The cockpit to the aircraft was shut, the low velocity rounds fired drowned out by the whine of the Rolls Royce engines. Baha lay on the floor, her breathing rapid and shallow. The sucking chest wound making a sucking sound out the side of her right chest. The round hit her as Malc had intended. He didn’t want her dead. Her injured and alive would make a bigger target around her. The other brother converged, Verne was already on them, his big arms windmilling as his colossal fists came into contact with the first brother, Abdi. He went spark out, like the slow motion image in Fight Club, Verne wasn’t waiting for an encore, his next target was the other chopper. 

Abdul gritted out,  “I’ll blow this plane up!” his English was broken, he was holding the rip cord to the vest. 

Malc had sidled up to Verne’s rear, looking for the rear, he reached down and checked Ejaz, still had a bounding pulse. He stood on his leg, he knew what Verne had done, “I’d have killed the fucker!”

“It’s not Afghan, bro.”

Dinger was dead, Malc looked down, fore and middle finger pressed into his neck. Nothing. The old lady patted his hand. 

“The bravest man I have ever seen.” she said, tears had tumbled down her face. Malc nodded, he didn’t have time for sentiments.

“You think he’s carrying a real vest, Verne.”

“Dunno mate, only one way to find out, the way I see this, we’re fucking dead anyway. Let’s rush the chopper and fuck the consequences.”

“On your count, bro.”

“GO!” was all Malc heard.

“What the hell, heard of three, two, one!?” Malc turned, Verne was already tearing off towards Abdul.

“STOP, STOP!” he screamed. He pulled the cord…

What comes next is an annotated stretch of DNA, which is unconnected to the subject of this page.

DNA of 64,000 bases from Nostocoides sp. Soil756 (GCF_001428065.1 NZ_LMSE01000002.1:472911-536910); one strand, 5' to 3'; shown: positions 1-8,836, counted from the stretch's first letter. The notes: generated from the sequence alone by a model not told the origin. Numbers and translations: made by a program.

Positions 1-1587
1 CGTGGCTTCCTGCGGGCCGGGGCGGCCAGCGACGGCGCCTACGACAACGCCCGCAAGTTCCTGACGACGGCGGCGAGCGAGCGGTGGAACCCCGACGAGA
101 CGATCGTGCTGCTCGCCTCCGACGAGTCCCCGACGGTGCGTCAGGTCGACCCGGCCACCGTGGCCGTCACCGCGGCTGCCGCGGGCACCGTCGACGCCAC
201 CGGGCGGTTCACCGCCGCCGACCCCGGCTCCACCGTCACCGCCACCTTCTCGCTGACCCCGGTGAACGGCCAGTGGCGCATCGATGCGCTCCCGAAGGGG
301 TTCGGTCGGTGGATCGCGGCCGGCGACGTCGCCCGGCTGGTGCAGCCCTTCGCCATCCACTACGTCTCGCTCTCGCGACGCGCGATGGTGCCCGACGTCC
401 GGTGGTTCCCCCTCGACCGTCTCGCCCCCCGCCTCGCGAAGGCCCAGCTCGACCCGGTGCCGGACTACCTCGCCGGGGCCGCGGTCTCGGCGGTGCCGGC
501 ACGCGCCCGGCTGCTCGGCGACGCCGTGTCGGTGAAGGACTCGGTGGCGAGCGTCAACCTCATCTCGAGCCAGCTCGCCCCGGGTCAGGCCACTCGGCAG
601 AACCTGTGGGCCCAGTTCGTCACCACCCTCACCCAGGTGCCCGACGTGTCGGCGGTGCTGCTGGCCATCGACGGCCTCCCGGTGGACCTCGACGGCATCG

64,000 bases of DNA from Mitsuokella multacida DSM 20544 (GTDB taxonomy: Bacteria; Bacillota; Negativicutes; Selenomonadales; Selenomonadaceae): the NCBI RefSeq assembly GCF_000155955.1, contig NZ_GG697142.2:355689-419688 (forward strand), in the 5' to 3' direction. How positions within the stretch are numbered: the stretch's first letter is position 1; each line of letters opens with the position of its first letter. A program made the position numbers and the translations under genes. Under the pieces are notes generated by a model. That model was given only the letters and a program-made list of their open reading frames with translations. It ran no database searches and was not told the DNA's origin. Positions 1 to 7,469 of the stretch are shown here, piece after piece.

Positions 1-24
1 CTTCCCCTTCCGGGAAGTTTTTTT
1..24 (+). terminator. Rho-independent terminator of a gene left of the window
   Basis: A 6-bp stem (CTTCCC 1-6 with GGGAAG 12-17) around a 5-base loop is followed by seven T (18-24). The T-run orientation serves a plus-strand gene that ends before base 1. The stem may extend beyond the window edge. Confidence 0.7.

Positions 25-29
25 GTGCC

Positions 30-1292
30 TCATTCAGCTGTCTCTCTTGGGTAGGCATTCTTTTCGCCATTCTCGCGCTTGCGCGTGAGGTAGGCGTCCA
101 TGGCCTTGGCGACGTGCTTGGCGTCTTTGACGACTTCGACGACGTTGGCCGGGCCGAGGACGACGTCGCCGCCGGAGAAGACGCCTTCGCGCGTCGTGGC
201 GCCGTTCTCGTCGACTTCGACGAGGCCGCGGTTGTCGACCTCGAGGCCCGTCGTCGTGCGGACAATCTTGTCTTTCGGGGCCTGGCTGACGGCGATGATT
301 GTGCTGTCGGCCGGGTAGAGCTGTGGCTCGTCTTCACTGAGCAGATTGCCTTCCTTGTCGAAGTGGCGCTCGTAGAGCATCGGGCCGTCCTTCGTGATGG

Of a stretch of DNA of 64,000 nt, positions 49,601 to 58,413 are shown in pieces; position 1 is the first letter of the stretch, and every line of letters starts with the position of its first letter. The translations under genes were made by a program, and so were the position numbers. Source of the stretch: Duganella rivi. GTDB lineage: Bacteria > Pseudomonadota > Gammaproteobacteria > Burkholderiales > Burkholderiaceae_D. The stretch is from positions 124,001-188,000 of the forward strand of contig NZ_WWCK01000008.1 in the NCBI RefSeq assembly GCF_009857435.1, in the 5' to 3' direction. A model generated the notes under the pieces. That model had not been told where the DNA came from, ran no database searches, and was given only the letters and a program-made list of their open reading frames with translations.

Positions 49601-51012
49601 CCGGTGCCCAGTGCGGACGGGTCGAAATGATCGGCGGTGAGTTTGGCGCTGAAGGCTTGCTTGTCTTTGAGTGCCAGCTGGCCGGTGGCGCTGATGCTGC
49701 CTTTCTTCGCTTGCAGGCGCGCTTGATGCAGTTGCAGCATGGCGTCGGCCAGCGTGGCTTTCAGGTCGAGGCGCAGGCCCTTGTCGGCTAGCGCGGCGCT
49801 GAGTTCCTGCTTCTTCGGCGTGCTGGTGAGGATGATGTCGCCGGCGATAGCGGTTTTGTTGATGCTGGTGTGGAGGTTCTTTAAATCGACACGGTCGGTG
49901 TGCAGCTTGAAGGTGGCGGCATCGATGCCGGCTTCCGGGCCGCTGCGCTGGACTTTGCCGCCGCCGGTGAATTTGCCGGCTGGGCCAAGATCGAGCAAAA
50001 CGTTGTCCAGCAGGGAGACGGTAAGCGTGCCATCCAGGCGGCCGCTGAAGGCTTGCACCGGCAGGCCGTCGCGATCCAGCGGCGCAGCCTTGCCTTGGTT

Verne stopped, the sweat seeping into his mouth, the salty taste brought him back to Afghanistan, Sangin, the siege. The same forlorn feelings of hope, lying in the balance of a nutter. 


“Motherfucker, you gonna wish you had C4 round your rib cage after I have finished with you!” he lunged and grabbed Abdul by the head, and yanked him down. 

He managed to bring the bomber to the floor, Verne scrambled to his feet, the man was a little slower trying to regain a foothold. He didn’t see it coming, Verne had almost taken a run at him, he kicked Abdul around his chin like a freekick with a football. His head snapped back, Verne jumped on him, grabbed him by the throat and pummelled his face,. The swelling instant, the blood ran from every orifice. Abdul’s jaw hung sickeningly from its socket. Malc caught up with him having already retrieved the satellite phone.

“GET OFF HIM!” Malc screamed, he grabbed the pistol from the woman and threw it to Verne. 

Baha was still trying to breathe through the sucking chest wound on her side. The chest making a horrible sucking sound. Malc spun her over, grabbed some twine from the suicide vest and bound her hands. Baha winced in pain as Malc lashed her hands together. He saw a plastic bag on the floor under the feet of another passenger, he grabbed it. Tipped the contents out, pulled up Baha’s shirt and stuck the plastic on the wound. The sucking stopped. It bought them more time to save her life. Verne stood, in a firing stance, he’d checked the pistol mag, it still had six rounds in it. He would only need one, slightly pushing the top slide back the brass glint of the chambered round satisfying his curiosity. Seven rounds, but he told himself again that he would only need one!

“Can’t believe that those fuckers were wearing fake vests.”

“I know, keep an eye on that door, everyone be quiet.”

Malc positioned himself at the side of Verne, he was a big bastard. “Go down, as soon as the door opens, drop the cunt.” Malc said, “Let me make that call first.”

“Roger that.”

He fired up the phone, it took a couple of seconds to boot, the sweat was hanging off his nose and dripping onto the screen of the phone, he could feel his heart beat in his neck bulging and pulsing as the adrenaline was coursing through the veins, his ears on stalks waiting for that cockpit door to open, the clock ticking in his head. He scrolled through to the menu hoping that there were pre-installed numbers, his luck was in.

“Dinger’s been smoked, Malc.”